• 09/03/2015
    1:00 PM
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Network Troubleshooting: Latency Vs. Retransmission

In this video, learn how changing the location of network test tools can help identify problems with latency and retransmission.

When troubleshooting network performance problems, most analysts find themselves chasing one of two issues: latency or retransmissions. Both scenarios result in performance degradation, but have very different root causes and solutions.

I've been involved in many troubleshooting exercises where I get a totally different perspective by changing my test point. In this video, I'll show you how the same problem can look like a latency problem or retransmission-related issue by simply changing your location in the network.

Here are some additional tips when trying to identify if an issue is latency or retransmission related:

  • Try to monitor from the sender's perspective. If the sender is not physically close, then make yourself the sender by uploading a file or running iperf.
  • Pay attention to your protocols. This information presented here is helpful when dealing with TCP base protocols. UDP is a totally different animal.
  • Try to leverage operating system commands like netstat –s to identify retransmissions.
  • Understand what your tools are reporting. For example Wireshark might note a retransmission, spurious retransmission, fast retransmission, or other notes.
  • Look for TCP-specific hints like Selective Right Edge (SRE) or Selective Left Edge (SLE) to possibly indicate packet loss.

There is no guaranteed tip or trick when troubleshooting packet loss or latency issues. But awareness of tool placement will help you when troubleshooting.

>> See Tony discuss this issue further and answer audience questions at Love My Tool.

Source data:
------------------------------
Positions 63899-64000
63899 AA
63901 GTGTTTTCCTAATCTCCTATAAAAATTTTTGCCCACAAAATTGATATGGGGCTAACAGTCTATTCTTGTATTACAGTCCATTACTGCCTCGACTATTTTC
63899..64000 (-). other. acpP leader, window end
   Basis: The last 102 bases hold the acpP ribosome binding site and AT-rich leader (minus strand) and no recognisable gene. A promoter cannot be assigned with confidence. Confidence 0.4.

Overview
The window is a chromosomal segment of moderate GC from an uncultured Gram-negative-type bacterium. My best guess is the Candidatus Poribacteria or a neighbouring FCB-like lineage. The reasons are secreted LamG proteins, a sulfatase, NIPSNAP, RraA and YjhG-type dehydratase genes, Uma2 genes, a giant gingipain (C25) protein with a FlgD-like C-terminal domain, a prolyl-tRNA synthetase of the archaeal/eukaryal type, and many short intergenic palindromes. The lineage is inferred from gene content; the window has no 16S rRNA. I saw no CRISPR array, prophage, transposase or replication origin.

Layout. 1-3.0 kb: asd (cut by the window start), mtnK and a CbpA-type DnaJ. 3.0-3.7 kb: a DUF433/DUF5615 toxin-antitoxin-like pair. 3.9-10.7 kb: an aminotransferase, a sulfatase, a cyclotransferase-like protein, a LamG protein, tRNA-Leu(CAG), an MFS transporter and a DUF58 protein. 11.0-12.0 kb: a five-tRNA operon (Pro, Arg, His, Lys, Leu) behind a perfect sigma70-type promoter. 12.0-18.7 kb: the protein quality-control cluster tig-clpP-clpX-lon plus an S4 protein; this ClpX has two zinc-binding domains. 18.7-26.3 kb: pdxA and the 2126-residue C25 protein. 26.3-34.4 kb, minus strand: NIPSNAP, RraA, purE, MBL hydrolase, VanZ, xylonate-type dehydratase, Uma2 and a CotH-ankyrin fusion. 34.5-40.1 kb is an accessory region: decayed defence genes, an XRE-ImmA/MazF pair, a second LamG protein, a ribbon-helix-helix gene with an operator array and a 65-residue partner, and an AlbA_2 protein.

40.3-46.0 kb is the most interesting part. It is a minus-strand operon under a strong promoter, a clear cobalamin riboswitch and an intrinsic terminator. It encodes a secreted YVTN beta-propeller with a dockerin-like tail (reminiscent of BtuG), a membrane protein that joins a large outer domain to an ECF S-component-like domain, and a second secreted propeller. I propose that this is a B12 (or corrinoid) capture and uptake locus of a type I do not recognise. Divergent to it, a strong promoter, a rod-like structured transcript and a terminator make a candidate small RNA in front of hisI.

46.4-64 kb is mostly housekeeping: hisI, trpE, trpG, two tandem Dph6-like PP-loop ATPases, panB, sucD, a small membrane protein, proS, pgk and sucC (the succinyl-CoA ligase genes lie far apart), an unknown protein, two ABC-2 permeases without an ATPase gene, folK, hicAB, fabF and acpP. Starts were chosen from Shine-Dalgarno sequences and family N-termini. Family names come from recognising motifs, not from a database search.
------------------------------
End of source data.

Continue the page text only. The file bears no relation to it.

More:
Thanks for this helpful video Tony. You mention that UDP is a different animal when it comes to identifying latency or retransmission; can you offer any basic tips on that? 


What was that?  Can you repeat the question? LOL...  I couldn;t resist some retransmission/geek humor ;-)

Here's some background information.  

Since TCP has a built Sequence, ACKnowledgement numbers, and other features retransmissions are easier to spot and deal with.

UDP has no such built in mechanisms, so the application has to figure it out.

For UDP packet loss and out of sequence analysis I go to the IP layer where there is a sequence number (identifier) to get an idea of how things are going.



LOL! Thanks Tony!


It explains most of the point when we say TCP is connection-oriented and UDP is a connectionless. I also dont want to miss UDP is still preffered over TCP for applications that need fast transmission, such as games.


Excellent points.  Thanks for taking the time to share.




Fair enough statements you have made here.

This is precisely why UDP is used for High-Speed Gaming Applications as well as applications like HFT where you need Rapid Bursts of Data without worrying about Connectivity Infrastructure perse(its taken for Granted).

Good basic Primer you have shared with us here at NetworkComputing!



good feeback, thanks Ashu001,

thank you

great video, thanks!  Love this level of simplicity + detail.

Re: thank you

And thank you kbenner33301,for taking the time to share some feedback.

Much appreciated